The evergreen tyre that refuses to go away
So once again – a couple of years on from their last outing at the Tabor World Championship, Wout got out his green Michelin Muds. Or at least his Dugast tubulars with a green Michelin Mud tread on them. The debate on the Youtube coverage in Wout’s winning ride yesterday was hard to stifle. Maybe Ant and Simon were just a bit cold, but their mouths were very busy indeed chatting about his retro tyre choice. So what is it about these iconic tyres from the late 1990s that made them still worthy of choice on today’s races?
It’s tempting to think this is about sentiment. It may even be a little bit of that for us old giffers, but for someone like Wout and his mechanics / advice team, you don’t go and ride the most important race of the year on tyres for sentiment. So let’s explore what was good about these treads.
Firstly, if you’re new to this, you need to know that these tyres (okay – ‘tires’ if you’re over there in Trumpland) were never available in tubulars. It was around 12 years ago that I first saw a pair of their treads carefully sliced off and glued onto the supple carcass of Dugast tubulars. It was on the grid of a National Trophy race in Cheltenham actually – and I was next to Keith Murray. I looked at his tubulars and was immediately smitten.
The reason is relatively simple. Given that clinchers are generally not much of a good choice for ‘cross (can’t run them low enough to grip without chancing a pinch puncture), most of us stopped using our ‘Greens’ when first Dugast and then FMB brought out wonderfully responsive, supple and yes, pricey, tubs. The Rhino (tread of choice for most muddy courses) and Typhoon (a bit less aggressive) were followed by FMB’s SuperMud and SSC Slalom. All decent treads, but that was pretty much all you could get if you wanted proper cotton-carcassed tubs.
The problem was, for connoiseurs, that those two basic tread patterns per brand weren’t enough. Everyone knows that there are 326+ types of mud and there can never be too many choices. Frivolity aside, the green muds have the most incredible quality to grip AND to shed the dirt. Grip is obviously important. but the ability for a tyre to grip starts to go out of the window when the tyre gets clogged. Green muds have a profile on each ‘knobble’ that makes them slightly sloped, making it harder for things to stick in them.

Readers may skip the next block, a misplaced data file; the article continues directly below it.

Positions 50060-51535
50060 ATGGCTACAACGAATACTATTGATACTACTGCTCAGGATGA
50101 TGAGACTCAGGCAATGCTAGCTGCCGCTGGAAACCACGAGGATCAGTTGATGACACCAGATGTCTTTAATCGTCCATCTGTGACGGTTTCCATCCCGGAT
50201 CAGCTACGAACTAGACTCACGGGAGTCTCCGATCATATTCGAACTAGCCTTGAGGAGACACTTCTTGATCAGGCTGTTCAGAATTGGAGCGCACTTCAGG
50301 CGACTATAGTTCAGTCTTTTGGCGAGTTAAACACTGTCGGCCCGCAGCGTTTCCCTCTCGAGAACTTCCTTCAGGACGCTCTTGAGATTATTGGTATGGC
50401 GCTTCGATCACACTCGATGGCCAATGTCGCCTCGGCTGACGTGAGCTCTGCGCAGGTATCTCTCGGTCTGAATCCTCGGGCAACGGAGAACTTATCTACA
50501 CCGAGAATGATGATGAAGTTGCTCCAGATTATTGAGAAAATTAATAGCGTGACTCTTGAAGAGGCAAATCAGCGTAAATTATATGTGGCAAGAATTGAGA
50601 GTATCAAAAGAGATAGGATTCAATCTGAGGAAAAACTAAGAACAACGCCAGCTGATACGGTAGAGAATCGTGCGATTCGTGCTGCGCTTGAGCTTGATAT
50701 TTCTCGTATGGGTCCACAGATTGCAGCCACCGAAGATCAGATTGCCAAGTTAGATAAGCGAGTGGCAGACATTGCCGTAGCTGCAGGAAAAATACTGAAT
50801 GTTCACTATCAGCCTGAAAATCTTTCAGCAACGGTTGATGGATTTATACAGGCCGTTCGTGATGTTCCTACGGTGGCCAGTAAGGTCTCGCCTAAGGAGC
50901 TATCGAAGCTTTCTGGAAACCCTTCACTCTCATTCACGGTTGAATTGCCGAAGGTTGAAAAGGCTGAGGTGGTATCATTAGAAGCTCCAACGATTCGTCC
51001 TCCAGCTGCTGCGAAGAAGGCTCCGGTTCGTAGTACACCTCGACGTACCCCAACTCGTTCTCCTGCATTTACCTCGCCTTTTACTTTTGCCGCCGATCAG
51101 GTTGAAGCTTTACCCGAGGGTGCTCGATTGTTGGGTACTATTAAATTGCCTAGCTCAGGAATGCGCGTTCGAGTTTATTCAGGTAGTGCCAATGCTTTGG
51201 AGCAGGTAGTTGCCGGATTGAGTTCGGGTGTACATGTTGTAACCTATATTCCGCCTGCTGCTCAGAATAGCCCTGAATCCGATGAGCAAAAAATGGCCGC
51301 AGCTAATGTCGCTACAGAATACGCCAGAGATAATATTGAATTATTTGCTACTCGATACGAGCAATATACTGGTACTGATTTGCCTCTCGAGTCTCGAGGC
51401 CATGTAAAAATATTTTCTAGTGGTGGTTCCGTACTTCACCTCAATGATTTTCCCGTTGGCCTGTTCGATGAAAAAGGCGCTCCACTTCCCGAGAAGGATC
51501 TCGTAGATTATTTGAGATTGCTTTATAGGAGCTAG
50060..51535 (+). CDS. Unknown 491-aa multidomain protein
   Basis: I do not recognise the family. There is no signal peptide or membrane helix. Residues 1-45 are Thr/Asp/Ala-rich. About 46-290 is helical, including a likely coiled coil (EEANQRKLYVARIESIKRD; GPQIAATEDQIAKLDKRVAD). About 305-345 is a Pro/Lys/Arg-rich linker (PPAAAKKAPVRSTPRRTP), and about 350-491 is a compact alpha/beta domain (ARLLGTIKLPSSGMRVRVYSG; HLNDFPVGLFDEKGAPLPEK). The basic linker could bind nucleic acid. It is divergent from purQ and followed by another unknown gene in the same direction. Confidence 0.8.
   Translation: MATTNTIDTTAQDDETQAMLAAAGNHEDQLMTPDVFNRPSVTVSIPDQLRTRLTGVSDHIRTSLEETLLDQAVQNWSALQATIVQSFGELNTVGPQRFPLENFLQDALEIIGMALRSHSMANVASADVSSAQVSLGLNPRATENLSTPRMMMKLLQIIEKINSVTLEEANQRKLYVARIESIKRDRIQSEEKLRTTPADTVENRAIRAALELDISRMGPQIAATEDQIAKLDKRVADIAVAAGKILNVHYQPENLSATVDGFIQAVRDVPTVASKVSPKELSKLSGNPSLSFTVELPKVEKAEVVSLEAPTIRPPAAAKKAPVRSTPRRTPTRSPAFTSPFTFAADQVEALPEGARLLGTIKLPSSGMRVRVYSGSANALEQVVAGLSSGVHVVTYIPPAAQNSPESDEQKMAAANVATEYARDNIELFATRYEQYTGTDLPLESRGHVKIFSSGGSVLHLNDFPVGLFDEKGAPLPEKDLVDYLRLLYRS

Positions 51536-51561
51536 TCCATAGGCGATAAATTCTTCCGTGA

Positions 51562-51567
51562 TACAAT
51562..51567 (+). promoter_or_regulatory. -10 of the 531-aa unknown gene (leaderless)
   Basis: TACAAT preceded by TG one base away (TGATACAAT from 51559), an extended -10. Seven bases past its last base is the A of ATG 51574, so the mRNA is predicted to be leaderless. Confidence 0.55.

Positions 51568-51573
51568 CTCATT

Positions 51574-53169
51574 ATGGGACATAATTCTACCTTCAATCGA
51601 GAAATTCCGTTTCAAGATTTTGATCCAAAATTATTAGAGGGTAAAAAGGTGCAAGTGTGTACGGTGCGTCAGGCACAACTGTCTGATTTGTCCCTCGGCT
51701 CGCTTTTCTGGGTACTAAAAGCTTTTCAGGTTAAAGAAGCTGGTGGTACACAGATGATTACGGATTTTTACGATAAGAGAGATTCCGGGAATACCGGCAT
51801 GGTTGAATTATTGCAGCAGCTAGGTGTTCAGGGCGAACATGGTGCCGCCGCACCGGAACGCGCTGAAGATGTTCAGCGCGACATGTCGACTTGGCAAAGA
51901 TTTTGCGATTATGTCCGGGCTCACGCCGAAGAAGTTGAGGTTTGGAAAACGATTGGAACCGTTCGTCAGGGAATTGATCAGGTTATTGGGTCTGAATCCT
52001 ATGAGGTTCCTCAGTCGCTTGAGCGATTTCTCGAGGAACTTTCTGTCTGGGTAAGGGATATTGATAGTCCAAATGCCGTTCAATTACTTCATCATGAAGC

Being a geek, I’ve done a few races where I have had a direct comparison of the Greens to SuperMud / Rhino tread. Swapping a bike in the pits on the same course at race pace gives you brilliant insight into what’s happening. Anyon ewho rides them can tell you that it’s not in your imagination. They grip beautifully on cambers and corners, whilst cleaning themselves that much better.
So why did Michelin stop making them? I don’t know for sure. The cyclocross market back in the 90s / early 2000s was definitely not the place it is now. The growth then as a manufacturer was definitely in road and MTB. Michelin’s green compound was also susceptible to poor durability – the tread wear was less than ideal for the all-important leasure market. Many dealers sold them discounted to get rid of them when Michelin brought out its (less grippy, more clogging) Mud 2.
I’m not sure if the tyre mould ever went anywhere, or if the tread pattern is still restricted by Michelin’s Intellectual Property department (let’s assum it is), but it’d be a wonderful project to see this tread pattern have a new lease of life. Green or otherwise… the tread is amazing. For now, we’ll have to ogle Wout’s ones … or mine, if you’d prefer.
Te koop, tuben type Dugast Michelin. Goede staat, bouwjaar 1997. Ik doe ze weg wegens met pensioen. pic.twitter.com/vqnENBtB1D
— Sven Nys (@sven_nys) January 30, 2017